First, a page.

The problem a lot of us are having with MMM is it comes off as a label showcase, a reclaiming of the narrative for Bad Boy as a label….but who is on Bad Boy? French Montana is all over MMM but not in an exciting way he’s the same old French, great hooks and ad libs but not saying much. All the biggest stars on MMM are imports like Ty Dolla Sign, Future, Styles P, and Jadakiss. King Los isn’t on Bad Boy anymore but he definitely shows up, thing is if you didn’t know who Los was before this isn’t going to get you into him. If this is a set up for Puff’s album then it works but what happened to Puff going after talent? Remember when he grabbed hardened street lyricists and polished them into finished stars (Shyne, Biggie, Craig Mack, Black Rob)? I have a list in my head of who would really fit on Bad Boy (1. ASAP ROCKY 2. Action Bronson 3. Troy Ave) but Diddy is throwing energy down the French Montana, Machine Gun Kelly sink hole and that’s his business. I remember when he used to do things we didn’t expect and if he still cares as much as this mixtape makes it seem…he should think about changing directions.

Stream or download MMM below:

http://www.datpiff.com/Puff-Daddy-MMM-mixtape.744958.html

Song review-See a Key(Ki’) by Skyzoo featuring Jadakiss produced by Thelonius Martin

Song review-See a Key(Ki’) by Skyzoo featuring Jadakiss produced by Thelonius Martin

by Dan-O

The narrative that NY hip hop is dead has been bolstered by the poor sales of Troy Ave’s album Major Without A Deal (which you won’t catch me writing about, I don’t kick people when they are down), but it’s still false. This year has seen a slew of important NY releases: Ka, Action Bronson, Raekwon, and Ghostface. These albums did more than “keep up the tradition” they were sonically unique and took the sound you were used too in a different direction. So why does that narrative persist? NY started EVERYTHING. Of course it’s not what it once was since it used to be EVERYTHING. We now have hip hop in London, Cleveland, Huntsville, etc and that’s great. We still have a rich buffet of NY hip hop but we have other options as well.

So Skyzoo has a new album Music For My Friends which showcases everything you love about him(and the traditional hip hop that is supposed to have passed). His lyrics have a Jeet Kune Do (#knowBruceLee) adaptability, dense and light at the same time. Always intensely thoughtful but able to chuckle and joke at the same time. Loose and dangerous is how Sky works best, at his worst he’s lost in his mind and at his best he’s lost in the music. Music For My Friends has the sonic template he loves, very specifically the boom bap Primo trafficked in; powerful drums and bass all conducted with a jazz ear. All the other sounds set off and ripple like a stone skipped on water; just the way Coltrane’s Naima feels. That’s what makes the album so good; if you just want a banger here you go. Jadakiss is sharp as ever (“when you don’t recognize your blessings you send them away” DAMN!) and if you want this song to be more about drugs than dreaming you can hear it that way. The cool thing is it’s not. For lyrics heads we can read Sky’s lyrics and find triple meanings among the Jazzmatazz of it all. That complexity of lyricism tracks back to New York and it still lives there.

Free Album Review-Pilot Talk 3 by Curren$y

Free Album Review-Pilot Talk 3 by Curren$y

by Dan-O

On the Opening Credits (the first track) of Pilot Talk 3 Curren$y references his lost relationship to savagely independent hip hop mogul Dame Dash “then I tried to start a business with Damon…charge that to the game, learned some things…” he implies the money wasn’t right. My initial thought was a wish that it worked out. I like the idea of a loud business dude standing in front of the world shouting about how talented Curren$y Is, because he needs that. He’s so low key and easy going that he can seem unimpressive when he’s making magic. While stylistically muted his gift of imagery is in a special class, listen to how he starts Audio Dope 5 “Bunsen Burners, laboratory beakers pour it in the speakers…” the way his mind works is one of the true draws for Pilot talk 3.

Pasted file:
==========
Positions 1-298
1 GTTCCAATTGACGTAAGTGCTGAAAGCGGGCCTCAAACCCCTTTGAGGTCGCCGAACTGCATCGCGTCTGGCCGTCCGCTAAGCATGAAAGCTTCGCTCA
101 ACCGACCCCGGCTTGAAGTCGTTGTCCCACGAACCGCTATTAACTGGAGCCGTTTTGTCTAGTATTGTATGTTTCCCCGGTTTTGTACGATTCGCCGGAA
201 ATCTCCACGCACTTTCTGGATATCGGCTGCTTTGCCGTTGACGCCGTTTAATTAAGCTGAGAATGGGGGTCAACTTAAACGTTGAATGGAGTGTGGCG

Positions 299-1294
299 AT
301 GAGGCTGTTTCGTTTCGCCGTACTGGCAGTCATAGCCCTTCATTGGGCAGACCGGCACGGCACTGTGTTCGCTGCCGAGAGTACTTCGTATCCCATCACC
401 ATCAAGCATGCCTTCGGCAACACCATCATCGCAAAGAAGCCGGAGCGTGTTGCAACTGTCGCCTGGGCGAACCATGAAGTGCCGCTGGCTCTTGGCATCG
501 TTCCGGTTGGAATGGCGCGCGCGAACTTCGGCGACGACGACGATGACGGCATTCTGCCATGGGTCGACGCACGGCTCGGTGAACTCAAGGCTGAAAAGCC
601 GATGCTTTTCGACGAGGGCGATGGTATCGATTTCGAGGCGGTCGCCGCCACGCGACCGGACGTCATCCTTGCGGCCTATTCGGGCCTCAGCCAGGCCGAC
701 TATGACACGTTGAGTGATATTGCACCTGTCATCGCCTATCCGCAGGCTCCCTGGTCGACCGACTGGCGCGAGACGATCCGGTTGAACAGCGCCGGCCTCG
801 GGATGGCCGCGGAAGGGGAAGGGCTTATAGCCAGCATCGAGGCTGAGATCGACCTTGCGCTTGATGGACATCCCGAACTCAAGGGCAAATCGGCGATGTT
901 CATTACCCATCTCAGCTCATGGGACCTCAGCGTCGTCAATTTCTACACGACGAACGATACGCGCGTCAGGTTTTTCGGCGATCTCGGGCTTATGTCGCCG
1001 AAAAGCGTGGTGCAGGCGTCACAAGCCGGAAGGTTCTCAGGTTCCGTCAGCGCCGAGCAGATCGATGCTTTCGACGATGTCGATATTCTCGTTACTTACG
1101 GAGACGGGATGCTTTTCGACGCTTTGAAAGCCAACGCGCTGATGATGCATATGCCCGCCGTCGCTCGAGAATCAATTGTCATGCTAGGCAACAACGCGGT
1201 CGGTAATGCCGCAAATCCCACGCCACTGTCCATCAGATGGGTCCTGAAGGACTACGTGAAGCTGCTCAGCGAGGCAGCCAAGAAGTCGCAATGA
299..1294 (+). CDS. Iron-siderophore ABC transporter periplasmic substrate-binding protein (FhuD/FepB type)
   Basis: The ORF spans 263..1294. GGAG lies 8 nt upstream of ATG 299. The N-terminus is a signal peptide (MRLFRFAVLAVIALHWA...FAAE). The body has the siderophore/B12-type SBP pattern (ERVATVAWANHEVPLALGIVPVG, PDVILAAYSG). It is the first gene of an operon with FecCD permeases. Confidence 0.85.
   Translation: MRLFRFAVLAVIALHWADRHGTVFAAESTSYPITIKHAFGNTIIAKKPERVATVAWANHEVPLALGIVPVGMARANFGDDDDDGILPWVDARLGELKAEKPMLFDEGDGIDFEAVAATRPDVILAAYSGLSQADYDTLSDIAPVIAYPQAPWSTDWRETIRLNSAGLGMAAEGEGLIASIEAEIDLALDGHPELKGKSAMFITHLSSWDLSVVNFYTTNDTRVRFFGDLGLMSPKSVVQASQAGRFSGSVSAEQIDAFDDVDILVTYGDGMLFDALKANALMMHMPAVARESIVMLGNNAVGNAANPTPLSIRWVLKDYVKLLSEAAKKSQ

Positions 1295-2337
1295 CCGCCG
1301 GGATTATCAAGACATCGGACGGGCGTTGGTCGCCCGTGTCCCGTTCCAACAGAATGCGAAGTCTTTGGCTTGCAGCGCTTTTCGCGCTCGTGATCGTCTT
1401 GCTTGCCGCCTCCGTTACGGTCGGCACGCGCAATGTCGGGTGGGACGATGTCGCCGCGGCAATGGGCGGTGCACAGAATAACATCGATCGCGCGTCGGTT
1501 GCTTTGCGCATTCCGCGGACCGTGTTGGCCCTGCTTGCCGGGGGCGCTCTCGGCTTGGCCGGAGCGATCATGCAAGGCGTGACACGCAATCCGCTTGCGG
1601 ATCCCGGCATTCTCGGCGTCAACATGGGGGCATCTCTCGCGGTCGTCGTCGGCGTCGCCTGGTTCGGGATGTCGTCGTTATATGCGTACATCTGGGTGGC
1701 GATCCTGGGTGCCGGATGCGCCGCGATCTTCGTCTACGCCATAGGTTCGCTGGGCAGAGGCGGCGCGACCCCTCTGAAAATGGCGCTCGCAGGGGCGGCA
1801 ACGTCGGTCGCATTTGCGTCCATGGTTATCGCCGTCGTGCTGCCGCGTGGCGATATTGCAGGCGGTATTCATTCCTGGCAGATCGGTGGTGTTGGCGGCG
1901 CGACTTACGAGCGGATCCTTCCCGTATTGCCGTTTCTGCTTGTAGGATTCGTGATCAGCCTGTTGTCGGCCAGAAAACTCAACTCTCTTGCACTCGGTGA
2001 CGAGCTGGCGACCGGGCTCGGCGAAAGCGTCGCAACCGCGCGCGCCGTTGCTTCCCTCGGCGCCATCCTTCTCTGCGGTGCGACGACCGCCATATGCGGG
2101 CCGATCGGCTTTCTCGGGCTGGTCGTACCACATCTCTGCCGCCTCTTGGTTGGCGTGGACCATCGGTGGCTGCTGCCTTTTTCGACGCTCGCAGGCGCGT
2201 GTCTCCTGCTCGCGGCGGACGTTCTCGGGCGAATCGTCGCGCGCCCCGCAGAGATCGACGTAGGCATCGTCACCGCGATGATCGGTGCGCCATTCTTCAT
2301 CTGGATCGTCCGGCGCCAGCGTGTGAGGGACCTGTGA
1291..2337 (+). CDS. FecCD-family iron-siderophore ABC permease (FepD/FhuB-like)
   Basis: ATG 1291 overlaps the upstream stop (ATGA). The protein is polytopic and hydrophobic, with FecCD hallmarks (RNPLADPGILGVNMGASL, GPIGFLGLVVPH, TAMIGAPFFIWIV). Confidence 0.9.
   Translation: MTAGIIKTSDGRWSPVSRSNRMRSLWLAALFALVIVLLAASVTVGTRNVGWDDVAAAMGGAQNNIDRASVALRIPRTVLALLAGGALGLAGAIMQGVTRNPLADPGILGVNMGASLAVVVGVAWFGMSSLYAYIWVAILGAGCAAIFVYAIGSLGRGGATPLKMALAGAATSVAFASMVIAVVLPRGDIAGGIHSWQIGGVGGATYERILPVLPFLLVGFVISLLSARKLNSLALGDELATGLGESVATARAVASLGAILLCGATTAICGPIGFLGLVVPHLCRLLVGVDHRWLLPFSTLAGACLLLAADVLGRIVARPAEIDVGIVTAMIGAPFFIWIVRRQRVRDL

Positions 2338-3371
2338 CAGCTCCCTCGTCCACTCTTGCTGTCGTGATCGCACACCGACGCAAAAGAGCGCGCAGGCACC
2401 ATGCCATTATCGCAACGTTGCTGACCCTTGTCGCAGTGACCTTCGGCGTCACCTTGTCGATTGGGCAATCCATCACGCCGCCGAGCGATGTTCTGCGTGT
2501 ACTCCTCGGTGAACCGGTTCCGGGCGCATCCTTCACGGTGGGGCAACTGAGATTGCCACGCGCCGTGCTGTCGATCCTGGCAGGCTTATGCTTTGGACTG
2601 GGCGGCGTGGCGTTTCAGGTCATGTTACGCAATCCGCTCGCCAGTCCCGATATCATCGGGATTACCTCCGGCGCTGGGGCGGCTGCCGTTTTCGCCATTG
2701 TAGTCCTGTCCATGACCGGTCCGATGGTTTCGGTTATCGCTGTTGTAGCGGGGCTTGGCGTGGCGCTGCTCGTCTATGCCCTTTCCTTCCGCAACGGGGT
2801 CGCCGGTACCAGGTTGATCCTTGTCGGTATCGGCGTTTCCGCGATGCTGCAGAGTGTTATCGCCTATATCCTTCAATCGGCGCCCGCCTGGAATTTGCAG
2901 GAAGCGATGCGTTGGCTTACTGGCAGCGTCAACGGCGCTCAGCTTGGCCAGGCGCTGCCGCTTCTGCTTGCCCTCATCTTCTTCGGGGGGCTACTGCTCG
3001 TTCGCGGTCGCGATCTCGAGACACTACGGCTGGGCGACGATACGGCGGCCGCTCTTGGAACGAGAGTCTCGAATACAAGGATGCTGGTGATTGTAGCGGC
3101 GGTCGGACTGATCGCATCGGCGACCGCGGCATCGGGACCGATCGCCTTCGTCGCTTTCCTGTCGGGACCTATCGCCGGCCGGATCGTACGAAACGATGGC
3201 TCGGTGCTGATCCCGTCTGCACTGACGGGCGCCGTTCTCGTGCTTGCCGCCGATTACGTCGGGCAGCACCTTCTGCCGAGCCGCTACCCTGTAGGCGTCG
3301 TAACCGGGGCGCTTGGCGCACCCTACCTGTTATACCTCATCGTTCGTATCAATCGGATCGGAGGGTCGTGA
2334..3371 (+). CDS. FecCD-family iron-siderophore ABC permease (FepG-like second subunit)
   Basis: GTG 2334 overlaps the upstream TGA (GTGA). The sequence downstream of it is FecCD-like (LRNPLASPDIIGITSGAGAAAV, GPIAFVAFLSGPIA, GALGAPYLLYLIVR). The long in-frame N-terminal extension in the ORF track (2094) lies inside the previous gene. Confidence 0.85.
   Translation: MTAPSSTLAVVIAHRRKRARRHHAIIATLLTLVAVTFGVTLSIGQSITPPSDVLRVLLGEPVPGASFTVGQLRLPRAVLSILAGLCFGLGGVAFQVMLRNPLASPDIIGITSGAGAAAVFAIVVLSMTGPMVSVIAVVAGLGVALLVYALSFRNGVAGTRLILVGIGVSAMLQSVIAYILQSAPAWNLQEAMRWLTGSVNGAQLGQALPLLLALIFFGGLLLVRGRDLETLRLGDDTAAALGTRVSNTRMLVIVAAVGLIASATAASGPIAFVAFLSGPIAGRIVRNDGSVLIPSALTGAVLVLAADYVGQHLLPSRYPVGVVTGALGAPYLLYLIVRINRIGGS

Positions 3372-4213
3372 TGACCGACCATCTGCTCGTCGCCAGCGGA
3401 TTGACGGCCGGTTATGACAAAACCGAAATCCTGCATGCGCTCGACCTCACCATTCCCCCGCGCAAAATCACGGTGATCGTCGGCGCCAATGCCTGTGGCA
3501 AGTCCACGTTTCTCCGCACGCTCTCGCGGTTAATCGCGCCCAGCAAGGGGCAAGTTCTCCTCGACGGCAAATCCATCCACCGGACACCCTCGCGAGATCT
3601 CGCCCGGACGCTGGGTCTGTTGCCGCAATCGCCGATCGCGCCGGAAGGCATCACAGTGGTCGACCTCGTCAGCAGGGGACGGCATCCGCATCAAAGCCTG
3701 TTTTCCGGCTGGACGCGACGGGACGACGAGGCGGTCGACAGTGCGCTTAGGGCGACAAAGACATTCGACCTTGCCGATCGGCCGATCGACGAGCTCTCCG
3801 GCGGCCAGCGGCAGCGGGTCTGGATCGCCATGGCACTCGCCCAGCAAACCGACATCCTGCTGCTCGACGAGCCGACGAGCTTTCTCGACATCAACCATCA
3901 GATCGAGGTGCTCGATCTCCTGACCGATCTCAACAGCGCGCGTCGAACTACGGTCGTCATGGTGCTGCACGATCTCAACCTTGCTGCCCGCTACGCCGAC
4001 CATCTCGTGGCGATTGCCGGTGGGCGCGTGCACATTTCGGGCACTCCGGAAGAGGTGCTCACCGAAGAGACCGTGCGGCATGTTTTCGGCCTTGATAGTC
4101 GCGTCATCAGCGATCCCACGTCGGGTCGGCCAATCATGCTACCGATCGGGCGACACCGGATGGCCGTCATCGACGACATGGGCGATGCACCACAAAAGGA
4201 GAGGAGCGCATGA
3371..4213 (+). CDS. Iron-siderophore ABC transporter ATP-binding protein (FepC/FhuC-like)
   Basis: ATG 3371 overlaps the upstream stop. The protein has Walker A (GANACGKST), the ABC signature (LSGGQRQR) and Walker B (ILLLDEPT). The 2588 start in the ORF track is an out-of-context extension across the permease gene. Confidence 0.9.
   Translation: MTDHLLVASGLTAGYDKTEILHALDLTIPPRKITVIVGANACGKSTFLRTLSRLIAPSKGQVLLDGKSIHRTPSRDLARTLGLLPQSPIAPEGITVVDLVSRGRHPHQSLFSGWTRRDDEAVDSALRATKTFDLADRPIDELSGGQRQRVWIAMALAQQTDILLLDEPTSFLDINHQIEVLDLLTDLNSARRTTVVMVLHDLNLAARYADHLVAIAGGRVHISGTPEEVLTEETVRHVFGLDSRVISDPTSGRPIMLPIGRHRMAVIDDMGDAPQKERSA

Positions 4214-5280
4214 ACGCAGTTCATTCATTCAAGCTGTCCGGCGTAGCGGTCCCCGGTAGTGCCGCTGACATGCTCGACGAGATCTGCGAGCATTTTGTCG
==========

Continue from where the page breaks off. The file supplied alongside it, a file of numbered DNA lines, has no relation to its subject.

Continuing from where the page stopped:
The other draw is the production. Ski Beatz is masterful as ever crafting corridors of tough sonic minimalistic golden age East Coast grime on Audio Dope 5 or warm Bossanova hip hop on Search Party but he’s not the only one doing great work. As rich and soulful and hard-hitting as Ski is, Cool & Dre are able to take that feeling and kick it up ten or fifteen miles an hour. Pot Jar hums and knocks and moves at a pace that pushes Jadakiss (another famously great guest verse) and Curren$y to move out of that summer beach music space into a zone where they can see banger from where they stand. Ski Beatz produces seven songs, Cool & Dre are behind five and the mixture is perfect. The consistency is so thickly layered that other producers like Joey Fatts and Jahlil Beats fit in. Maybe the most profoundly eye opening first listen of a beat is Froze by Harry Fraud. It doesn’t really matter how you feel about Riff Raff, this beat is so damn ugly/attractive full of that lumpy bassy sludge that Fraud traffics so well. It’s exactly what the tape needs, a song that stands way the heck out from the rest.

While you can bang Froze in the car or work out to Pot Jar most of Pilot Talk 3 is meant to be played with your feet up and your head gently nodding or laughing with people at a barbeque. Even his bragging tracks like All I Know are stated so matter of factly that it doesn’t feel like bragging.

This was released last week but I didn’t want to review it at that time. I wanted to listen again and again and again until every inch was a space I knew and loved. You have to give Curren$y that kind of listen to really gauge the staying power of the music. It has so many lines that catch you after they pass like when he writes a million dollar verse on a napkin while waiting for his Baked Alaska (see Get Down). It’s all seamless, fifteen songs with no rough edges. The track sequencing makes it feel like ten and when it finishes you have to do it again. I gave someone Pilot Talk 3 to listen to and they responded back part way through the first song “wow” the only response I had was “It’s good to have this Curren$y back.” If you know what I mean, you know what I mean.